"Our group eats lunch with the children."
Translation:Unsere Gruppe isst mit den Kindern Mittagessen.
After "mit", you have to use the dative case. In the dative plural, all words add an additonal "-n" or "-en":
Ex. "die Kinder" (the children, nominative plural) becomes "mit den Kindern" (with the children, dative plural).
The only exceptions are words whose nominative plural already ends in "-n" (e.g. Frauen) and words whose nominative plural ends in "-s" (e.g. Autos).
No, it's not correct. In a "normal" sentence, i.e. not a question or a subordinate clause such as "because our group eats lunch", the inflected verb has to be the second element.
Unsere Gruppe (= 1st element) isst (=2nd element) ...
Also, it's "unsere", not "usere" (spelling).
"Gruppe" is feminine singular and the subject of the sentence (= nominative case). Therefore, the form of "unser" you have to use must be feminine, singular, nominative as well: unsere
See this chart (it's for "mein", but the endings are the same):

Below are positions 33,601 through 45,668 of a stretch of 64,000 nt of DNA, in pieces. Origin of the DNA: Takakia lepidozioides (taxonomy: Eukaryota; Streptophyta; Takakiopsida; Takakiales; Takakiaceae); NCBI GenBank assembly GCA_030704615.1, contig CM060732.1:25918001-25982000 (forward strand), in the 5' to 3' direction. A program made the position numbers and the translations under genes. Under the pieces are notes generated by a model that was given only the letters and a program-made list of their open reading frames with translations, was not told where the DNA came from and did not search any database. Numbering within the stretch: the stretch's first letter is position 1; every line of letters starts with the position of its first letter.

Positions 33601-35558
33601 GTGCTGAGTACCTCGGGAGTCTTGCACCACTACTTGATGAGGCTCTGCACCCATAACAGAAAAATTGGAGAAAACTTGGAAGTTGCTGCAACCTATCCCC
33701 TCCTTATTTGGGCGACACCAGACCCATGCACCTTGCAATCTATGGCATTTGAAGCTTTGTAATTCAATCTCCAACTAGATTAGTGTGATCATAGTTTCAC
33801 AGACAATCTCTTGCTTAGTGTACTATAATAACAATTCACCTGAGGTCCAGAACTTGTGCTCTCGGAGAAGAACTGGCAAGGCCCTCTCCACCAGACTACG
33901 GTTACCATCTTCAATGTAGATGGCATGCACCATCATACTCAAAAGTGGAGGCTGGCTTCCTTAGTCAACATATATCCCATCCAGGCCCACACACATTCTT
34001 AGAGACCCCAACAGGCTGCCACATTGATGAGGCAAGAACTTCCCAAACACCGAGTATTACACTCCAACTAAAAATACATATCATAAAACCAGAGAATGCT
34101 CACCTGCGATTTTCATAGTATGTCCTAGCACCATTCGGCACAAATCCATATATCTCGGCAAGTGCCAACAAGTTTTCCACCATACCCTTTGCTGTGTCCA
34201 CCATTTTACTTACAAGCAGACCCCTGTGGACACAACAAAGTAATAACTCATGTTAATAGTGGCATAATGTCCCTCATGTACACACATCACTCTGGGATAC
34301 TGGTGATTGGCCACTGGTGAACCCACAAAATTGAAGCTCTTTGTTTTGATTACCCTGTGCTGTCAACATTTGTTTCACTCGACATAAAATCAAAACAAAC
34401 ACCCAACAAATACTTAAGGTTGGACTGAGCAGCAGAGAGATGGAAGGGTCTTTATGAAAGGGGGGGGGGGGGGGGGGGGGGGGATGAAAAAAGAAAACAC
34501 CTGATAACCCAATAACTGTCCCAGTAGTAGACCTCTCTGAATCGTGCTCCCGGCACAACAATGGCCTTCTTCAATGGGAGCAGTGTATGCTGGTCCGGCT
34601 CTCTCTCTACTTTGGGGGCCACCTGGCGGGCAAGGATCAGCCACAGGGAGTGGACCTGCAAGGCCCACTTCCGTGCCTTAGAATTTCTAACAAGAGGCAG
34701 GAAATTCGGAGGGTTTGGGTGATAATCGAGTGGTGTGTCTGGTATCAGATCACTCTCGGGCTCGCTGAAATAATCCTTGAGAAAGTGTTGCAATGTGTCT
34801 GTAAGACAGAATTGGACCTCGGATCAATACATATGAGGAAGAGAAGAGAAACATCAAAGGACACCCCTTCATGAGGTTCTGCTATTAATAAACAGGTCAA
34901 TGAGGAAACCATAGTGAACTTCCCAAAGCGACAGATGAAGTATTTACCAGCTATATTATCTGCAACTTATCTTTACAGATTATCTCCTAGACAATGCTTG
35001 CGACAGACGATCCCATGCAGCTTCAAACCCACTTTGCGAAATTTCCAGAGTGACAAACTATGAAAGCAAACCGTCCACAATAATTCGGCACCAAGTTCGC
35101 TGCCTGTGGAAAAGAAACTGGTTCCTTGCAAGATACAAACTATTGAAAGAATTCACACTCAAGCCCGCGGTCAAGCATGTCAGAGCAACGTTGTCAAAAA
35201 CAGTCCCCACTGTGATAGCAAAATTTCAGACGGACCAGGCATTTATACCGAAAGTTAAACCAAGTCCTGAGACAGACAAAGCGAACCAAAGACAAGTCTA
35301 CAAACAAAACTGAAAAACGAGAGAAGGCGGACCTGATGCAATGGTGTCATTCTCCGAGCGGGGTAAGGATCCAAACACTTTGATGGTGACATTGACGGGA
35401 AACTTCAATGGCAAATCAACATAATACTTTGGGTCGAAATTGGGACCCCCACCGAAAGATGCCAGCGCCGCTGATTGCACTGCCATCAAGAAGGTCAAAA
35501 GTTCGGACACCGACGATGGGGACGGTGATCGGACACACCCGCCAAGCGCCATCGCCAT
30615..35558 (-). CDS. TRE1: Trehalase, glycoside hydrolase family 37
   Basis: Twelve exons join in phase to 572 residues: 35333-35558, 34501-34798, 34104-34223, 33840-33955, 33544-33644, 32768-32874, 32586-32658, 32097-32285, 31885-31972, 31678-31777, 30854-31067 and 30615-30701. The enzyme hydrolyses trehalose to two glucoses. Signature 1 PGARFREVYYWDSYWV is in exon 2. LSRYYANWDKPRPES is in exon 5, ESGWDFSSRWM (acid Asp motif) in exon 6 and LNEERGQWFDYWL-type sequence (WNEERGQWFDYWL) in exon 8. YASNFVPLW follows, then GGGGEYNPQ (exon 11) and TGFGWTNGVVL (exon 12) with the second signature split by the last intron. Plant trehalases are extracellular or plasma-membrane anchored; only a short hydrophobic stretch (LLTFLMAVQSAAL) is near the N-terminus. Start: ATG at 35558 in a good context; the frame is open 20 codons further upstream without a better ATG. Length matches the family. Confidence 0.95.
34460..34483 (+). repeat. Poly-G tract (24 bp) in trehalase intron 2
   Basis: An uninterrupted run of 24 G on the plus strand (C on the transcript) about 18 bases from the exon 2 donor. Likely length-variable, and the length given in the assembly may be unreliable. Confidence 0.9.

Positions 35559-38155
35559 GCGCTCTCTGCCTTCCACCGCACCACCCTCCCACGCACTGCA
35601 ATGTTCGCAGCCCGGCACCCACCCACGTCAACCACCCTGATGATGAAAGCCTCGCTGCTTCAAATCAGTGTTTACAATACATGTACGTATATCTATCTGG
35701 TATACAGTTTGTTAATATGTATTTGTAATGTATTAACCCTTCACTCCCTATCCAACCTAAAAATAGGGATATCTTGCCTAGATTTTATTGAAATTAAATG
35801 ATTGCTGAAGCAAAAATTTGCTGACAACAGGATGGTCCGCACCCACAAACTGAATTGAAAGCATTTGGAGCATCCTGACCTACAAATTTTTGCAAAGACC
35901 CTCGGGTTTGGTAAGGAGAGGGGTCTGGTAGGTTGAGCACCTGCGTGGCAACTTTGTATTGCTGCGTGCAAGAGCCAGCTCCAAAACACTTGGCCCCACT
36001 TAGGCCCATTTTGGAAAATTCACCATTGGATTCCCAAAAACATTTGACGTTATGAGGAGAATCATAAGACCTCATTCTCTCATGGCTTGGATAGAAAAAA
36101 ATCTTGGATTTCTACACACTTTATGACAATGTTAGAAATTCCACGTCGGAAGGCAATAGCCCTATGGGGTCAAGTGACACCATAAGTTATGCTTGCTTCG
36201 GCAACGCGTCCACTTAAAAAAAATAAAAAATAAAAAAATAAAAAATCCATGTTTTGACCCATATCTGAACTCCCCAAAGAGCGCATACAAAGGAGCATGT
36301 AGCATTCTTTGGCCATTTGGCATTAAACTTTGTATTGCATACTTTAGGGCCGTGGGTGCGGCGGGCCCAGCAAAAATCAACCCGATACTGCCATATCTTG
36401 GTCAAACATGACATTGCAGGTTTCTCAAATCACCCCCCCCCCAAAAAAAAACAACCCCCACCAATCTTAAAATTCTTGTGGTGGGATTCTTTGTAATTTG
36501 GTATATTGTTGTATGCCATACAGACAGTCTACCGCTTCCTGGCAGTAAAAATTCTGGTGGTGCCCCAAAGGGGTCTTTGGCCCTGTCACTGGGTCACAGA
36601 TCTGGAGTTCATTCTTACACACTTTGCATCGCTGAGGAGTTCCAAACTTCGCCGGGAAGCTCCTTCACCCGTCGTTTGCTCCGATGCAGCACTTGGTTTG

Why is it isst and not essen - the group is surely is plural and therefore "they are eating - not he, she or it is eating.
"Unsere Gruppe" (our group) is singular. The plural would be "unsere Gruppen" (our groups).
As "Gruppe" is grammatically singular, it is treated as such in German and the verb that belongs to "Gruppe" is singular as well. The same goes for other singular nouns such as "die Mannschaft" (the team), "die Partei" (the [political] party), etc. That's a difference to - esp. British - English.
In some contexts, you can use "Gruppe" with a plural verb, but only if it is combined with a plural noun, e.g. "eine Gruppe von Kindern" (a group of children). Duden, the most important German dictionary, says that using a plural verb is acceptable in these cases but recommends using a singular verb even here.